University of Pennsylvania, United States
Implications for Psychoeducation to Reduce HIV/STI Risk among Adolescents

Dr. Bridgette M. Brawner is an Assistant Professor of Nursing in the Department of Family and Community Health at the University of Pennsylvania School of Nursing. She is passionate about urban women’s physical and mental health, and works toward sexual health promotion in disenfranchised communities. Her motto is “changing the world, one community at a time”. She uses research as an advocacy tool to ensure that underserved populations have the required resources to reach their full health potential. Dr. Brawner’s unique, multi-method lines of inquiry integrate innovative methodologies—such as GIS mapping and biobehavioral measures—to answer complex questions. Her current HIV prevention work takes a novel, multi-level approach to better understand risk contexts and intervene across individual, social and structural levels. She is a nationally recognized expert in psychiatric-mental health, intervention development, adolescent health, and HIV prevention. Dr. Brawner has received several prestigious awards and honors in recognition of her distinguished scholarship.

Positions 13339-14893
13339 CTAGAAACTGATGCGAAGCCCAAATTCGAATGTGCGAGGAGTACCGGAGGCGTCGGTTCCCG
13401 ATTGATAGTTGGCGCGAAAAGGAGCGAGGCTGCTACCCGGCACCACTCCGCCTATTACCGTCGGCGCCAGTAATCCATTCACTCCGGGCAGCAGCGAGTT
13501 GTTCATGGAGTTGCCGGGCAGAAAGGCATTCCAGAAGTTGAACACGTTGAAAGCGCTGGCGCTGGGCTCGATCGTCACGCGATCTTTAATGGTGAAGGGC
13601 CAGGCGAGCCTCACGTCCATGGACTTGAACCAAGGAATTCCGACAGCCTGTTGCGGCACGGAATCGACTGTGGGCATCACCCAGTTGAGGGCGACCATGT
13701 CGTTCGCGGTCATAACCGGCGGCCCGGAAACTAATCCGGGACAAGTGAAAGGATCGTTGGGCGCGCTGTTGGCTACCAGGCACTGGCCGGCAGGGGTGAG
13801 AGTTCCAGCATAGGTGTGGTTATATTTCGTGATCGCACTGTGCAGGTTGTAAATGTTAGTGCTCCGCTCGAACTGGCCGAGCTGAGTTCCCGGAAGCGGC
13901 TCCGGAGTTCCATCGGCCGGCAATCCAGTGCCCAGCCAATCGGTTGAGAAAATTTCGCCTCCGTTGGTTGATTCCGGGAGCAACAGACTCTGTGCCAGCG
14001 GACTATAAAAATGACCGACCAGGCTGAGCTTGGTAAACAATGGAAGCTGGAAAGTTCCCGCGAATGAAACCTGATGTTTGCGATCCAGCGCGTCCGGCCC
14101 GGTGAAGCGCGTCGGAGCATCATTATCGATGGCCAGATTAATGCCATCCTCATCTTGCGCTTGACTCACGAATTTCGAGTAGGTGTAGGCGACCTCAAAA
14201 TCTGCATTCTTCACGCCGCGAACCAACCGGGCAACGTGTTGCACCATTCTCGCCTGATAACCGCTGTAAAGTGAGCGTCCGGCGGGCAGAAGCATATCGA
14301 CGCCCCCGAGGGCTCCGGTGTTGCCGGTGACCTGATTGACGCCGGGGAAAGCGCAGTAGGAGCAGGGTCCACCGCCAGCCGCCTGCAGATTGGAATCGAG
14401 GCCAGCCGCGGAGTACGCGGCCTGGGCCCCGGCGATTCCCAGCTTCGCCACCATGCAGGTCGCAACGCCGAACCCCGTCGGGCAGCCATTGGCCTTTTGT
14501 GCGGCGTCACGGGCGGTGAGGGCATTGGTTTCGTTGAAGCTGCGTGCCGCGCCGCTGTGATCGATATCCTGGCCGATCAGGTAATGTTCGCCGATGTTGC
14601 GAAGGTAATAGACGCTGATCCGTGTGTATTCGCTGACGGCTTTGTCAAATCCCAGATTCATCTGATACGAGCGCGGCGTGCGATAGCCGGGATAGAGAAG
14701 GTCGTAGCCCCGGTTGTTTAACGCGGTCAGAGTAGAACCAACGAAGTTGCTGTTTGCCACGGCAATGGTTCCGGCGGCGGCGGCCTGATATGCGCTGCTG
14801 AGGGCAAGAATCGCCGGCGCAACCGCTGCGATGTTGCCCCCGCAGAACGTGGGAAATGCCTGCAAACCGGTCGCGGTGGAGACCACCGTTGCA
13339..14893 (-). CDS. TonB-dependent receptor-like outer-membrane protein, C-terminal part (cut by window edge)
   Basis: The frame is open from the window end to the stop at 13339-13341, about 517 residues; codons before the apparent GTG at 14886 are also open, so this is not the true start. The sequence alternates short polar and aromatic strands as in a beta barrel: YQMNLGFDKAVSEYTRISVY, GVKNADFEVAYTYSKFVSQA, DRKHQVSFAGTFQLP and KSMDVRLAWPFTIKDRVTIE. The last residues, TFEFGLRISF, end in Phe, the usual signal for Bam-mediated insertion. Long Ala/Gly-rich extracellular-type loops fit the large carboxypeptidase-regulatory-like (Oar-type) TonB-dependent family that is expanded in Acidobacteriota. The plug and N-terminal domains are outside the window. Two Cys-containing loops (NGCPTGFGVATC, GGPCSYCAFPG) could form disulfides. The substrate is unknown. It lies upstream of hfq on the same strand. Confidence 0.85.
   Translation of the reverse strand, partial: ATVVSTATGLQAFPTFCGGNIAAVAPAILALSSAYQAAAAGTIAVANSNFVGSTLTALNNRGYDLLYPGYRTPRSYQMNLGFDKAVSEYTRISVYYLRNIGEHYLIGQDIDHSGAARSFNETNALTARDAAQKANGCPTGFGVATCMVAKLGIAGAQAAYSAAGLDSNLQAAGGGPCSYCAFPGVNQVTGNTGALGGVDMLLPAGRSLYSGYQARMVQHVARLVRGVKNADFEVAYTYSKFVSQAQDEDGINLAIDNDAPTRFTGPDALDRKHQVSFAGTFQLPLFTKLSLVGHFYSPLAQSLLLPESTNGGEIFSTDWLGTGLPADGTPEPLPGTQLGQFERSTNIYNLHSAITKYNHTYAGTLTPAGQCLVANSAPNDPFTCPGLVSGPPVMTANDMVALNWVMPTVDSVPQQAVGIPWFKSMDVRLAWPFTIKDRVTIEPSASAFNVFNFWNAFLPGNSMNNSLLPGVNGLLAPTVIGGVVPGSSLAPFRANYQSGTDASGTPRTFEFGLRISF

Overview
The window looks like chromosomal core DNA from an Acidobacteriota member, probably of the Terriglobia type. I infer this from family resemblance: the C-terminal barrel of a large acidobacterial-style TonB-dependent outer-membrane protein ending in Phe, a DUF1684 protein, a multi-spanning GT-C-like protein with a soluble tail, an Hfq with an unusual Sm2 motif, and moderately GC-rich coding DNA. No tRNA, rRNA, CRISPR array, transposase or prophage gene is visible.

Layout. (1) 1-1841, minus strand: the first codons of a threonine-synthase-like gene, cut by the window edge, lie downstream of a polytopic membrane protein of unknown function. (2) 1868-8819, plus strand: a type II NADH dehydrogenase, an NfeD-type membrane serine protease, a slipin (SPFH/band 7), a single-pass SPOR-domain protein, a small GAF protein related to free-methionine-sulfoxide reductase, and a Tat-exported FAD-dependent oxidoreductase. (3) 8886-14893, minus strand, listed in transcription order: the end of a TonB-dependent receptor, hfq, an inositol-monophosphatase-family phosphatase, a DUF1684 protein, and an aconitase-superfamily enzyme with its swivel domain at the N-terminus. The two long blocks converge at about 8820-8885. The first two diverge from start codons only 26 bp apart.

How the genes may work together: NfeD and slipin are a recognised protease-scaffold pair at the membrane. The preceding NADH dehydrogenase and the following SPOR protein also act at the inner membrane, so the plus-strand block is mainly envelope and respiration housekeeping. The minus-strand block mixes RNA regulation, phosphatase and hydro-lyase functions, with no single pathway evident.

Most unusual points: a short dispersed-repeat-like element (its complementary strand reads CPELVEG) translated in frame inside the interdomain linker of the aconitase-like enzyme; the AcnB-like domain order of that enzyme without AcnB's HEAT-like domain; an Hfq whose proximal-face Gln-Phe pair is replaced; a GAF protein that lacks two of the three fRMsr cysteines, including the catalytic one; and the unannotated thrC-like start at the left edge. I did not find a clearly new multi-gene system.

Youth dealing with the psychopathology of mental illnesses are at increased risk for sexually transmitted infections (STIs), including HIV. Cognitive deficits, impulsivity and using sex as a means to mitigate distress may partially explain increased rates of HIV/STI risk-related sexual behaviors. The behaviors include noncondom use, multiple sexual partners, and sex under the influence of drugs and alcohol. While HIV/STI psycho-education and skills building has the potential to mitigate the psychopathology of mental illness that contributes to HIV/STI risk (e.g., sadness and difficulty coping), few studies have examined the effect of these strategies. This symposium will highlight the potential to use intergenerational, psychoeducational skills building interventions to help youth decrease their HIV/STI risk. There are also other key factors to consider in sexual health promotion for youth. For example, youth who initiate sex early are more likely to experience a trajectory of risk and health compromise that includes, multiple partners, greater susceptibility to HIV, other STIs, and unintended pregnancy. Although parents/guardians, and particularly fathers, involvement has critical benefits for adolescents, the role of parents and guardians in sexual health communication is significantly underrepresented in studies of adolescent sexual practices. Moreover, and from a strengths-based perspective, there is a need to expand research approaches to include the ways that sexual self-concept may provide a basis for healthy (non-risky) sexual outcomes.  Additional research is needed to examine subjective aspects of sexuality, such as an adolescent’s comfort with his/her own sexuality and his/her ability to assert needs and desires to a partner. The transdisciplinary presenters share unique insights from their programs of research at the cutting edge of psychology, nursing, and public health. From a social determinants of health perspective, consideration is also given to the role of socioeconomic status, neighborhood environment and family structure in adolescent sexual health.